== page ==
Now, I understand that this only deals with *acute* adverse effects. More time and more research is indeed needed to determine whether these products have adverse effects on the heart over long-term usage. However, these short-term studies are showing promise.

In the words of Dr. Konstantinos Farsalinos, “It is too early to say whether the electronic cigarette is a revolution in tobacco harm reduction but the potential is there. It is the only available product that deals with both the chemical (nicotine delivery) and psychological (inhaling and exhaling ‘smoke’, holding it, etc) addiction to smoking, laboratory analyses indicate that it is significantly less toxic and our study has shown no significant defects in cardiac function after acute use.”

"There are currently no regulatory controls over these products, most are made in China, and testing of some products’ vapor has shown toxic metals, possibly produced by the vaporizing mechanism itself."

Unfortunate, but true. As an e-cigarette user myself, I am careful to only purchase products through reputable sources based in the United States. This industry could benefit from federal regulations, but not regulations that impede further research and innovation into these products.

"Whether or not e-cigarettes turn out to have fewer physical health harms than traditional cigarettes, it is still ridiculous to describe any product containing an addictive substance as “freeing.”"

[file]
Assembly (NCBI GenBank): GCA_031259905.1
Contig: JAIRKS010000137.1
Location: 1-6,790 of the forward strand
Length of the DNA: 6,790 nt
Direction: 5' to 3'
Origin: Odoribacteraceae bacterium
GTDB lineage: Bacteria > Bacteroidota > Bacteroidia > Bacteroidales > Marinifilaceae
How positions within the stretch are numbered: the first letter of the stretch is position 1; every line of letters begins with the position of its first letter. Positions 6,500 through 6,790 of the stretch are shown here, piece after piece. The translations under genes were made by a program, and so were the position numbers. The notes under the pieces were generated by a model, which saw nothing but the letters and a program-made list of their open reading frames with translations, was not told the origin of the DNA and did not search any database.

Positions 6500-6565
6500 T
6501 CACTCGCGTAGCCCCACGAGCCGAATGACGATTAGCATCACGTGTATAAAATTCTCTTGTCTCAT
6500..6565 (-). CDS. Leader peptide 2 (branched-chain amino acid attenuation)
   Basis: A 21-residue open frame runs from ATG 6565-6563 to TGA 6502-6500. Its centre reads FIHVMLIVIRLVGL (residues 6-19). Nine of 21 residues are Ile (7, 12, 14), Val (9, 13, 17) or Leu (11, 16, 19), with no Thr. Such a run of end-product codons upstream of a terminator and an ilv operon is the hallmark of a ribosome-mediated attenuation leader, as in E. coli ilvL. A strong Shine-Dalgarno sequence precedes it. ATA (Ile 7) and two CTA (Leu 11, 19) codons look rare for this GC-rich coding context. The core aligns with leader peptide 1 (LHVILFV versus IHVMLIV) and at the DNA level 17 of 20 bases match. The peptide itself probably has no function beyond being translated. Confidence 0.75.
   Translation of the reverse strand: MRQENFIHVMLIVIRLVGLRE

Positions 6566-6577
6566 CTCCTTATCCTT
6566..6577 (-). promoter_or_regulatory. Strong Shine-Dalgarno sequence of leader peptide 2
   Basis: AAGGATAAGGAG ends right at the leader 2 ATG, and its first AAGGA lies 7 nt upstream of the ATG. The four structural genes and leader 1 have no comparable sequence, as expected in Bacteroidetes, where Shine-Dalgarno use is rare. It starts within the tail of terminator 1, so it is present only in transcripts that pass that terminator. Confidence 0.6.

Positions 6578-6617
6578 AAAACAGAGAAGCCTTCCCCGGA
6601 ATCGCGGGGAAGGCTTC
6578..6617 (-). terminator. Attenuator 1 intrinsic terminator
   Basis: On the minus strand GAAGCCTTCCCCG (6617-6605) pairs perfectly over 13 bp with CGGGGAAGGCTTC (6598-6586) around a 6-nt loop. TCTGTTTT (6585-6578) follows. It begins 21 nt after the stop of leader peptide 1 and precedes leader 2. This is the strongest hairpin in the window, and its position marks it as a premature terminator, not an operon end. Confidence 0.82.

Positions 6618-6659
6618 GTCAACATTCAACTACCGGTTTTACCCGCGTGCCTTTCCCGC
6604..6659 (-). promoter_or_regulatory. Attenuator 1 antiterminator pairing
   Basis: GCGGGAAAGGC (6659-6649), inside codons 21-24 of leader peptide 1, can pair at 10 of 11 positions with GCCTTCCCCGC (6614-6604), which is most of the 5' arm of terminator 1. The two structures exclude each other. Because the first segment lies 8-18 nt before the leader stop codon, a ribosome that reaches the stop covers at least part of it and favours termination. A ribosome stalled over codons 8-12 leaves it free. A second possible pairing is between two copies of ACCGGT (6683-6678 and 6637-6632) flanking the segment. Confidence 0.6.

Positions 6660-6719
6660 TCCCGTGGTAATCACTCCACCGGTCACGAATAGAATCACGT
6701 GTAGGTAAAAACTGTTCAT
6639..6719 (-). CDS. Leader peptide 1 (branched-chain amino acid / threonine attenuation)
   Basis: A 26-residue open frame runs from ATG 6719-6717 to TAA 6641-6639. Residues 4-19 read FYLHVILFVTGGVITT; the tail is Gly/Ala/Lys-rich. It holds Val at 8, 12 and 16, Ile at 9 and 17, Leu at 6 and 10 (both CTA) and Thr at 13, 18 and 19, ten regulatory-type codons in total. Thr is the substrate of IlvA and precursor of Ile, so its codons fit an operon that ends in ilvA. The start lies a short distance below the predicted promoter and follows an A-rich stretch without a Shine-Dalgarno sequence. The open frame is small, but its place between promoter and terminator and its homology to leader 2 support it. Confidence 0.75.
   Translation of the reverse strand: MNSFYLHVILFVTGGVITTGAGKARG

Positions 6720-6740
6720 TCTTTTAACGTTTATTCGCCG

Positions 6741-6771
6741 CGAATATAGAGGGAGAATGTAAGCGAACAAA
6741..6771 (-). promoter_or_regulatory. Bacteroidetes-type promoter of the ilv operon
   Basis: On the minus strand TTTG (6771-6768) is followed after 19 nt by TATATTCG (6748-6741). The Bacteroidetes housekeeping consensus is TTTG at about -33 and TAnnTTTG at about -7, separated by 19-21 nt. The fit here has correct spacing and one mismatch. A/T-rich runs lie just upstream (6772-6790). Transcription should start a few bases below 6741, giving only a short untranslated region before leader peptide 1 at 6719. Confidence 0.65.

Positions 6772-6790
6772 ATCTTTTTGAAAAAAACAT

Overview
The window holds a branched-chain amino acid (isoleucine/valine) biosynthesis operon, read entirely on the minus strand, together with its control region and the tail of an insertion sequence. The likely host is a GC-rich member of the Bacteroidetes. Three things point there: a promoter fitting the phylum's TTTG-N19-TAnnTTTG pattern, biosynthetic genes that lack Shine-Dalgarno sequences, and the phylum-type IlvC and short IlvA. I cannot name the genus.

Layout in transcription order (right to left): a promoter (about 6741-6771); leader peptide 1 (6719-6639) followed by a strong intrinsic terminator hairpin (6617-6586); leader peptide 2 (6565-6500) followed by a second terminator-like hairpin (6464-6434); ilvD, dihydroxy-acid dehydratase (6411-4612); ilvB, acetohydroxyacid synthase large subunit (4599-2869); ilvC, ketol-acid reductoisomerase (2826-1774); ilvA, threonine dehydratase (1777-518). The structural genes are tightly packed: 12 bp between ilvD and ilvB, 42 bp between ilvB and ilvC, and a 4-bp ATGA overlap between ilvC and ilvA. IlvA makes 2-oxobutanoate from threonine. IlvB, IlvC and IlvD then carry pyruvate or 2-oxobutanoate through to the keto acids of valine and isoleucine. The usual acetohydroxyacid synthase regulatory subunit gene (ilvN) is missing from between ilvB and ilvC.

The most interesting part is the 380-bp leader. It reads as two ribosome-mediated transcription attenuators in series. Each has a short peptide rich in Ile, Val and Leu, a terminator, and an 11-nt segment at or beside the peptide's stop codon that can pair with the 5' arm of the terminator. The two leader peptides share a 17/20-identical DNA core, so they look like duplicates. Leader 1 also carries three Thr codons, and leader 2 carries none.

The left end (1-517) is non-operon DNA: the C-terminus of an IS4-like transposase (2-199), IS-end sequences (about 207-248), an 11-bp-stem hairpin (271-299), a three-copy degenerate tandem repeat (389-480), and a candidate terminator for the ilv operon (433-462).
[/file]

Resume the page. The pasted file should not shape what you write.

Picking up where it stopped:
First off, as indicated by studies previously cited, e-cigarettes are being shown to have far fewer adverse health effects than traditional cigarettes.

Second, most e-cigarettes do indeed contain nicotine, which is an addictive substance. However, there are e-cigarettes available with absolutely no nicotine content. Being involved in the industry myself, I have met countless people who made the transition from a heavy smoking habit over to e-cigarettes. Over time, they brought their nicotine intake down to nothing. Many of them still use e-cigarettes with no nicotine content at all.

Furthermore, nicotine is addictive, but not a carcinogen. Traditional cigarette smoke contains 43 known carcinogens. Being able to satisfy one's nicotine craving without exposing oneself to carcinogens is indeed "freeing."

"...if the same holds true in humans, nicotine could serve as a gateway to abuse of other substances."

The "gateway" theory is just that, a theory. As research into the causes of addiction continues, more evidence is being found that addiction is based in the person, not the substance. Some people are more predisposed to addiction than others. Substances like alcohol, marijuana or nicotine could be "gateways" to those individuals. To others who are not as predisposed to addictive behaviors, these substances may not have any sort of "gateway" effect.

Nicotine is present in traditional cigarettes, which are easily available and far more harmful. It is also present in smoking cessation products such as gum, lozenges and patches. The fact that nicotine could serve as a gateway to some individuals is no reason to condemn e-cigarettes.

These products do (usually) contain nicotine, and they should be federally regulated as such. However, the FDA's proposal to regulate them as tobacco products is outright wrong. They are not tobacco products. They contain no tobacco and current research shows that they are far less harmful than tobacco. Regulate these products and try to keep them out of the hands of minors, but don't condemn a product that could potentially save the lives of millions of smokers.

E-Cigs Are Quietly Dangerous

E-cigarettes is the latest trend for teens that are looking to look cool. The risks of nicotine exposure is very important and needs to be looked into a little deeper. Great article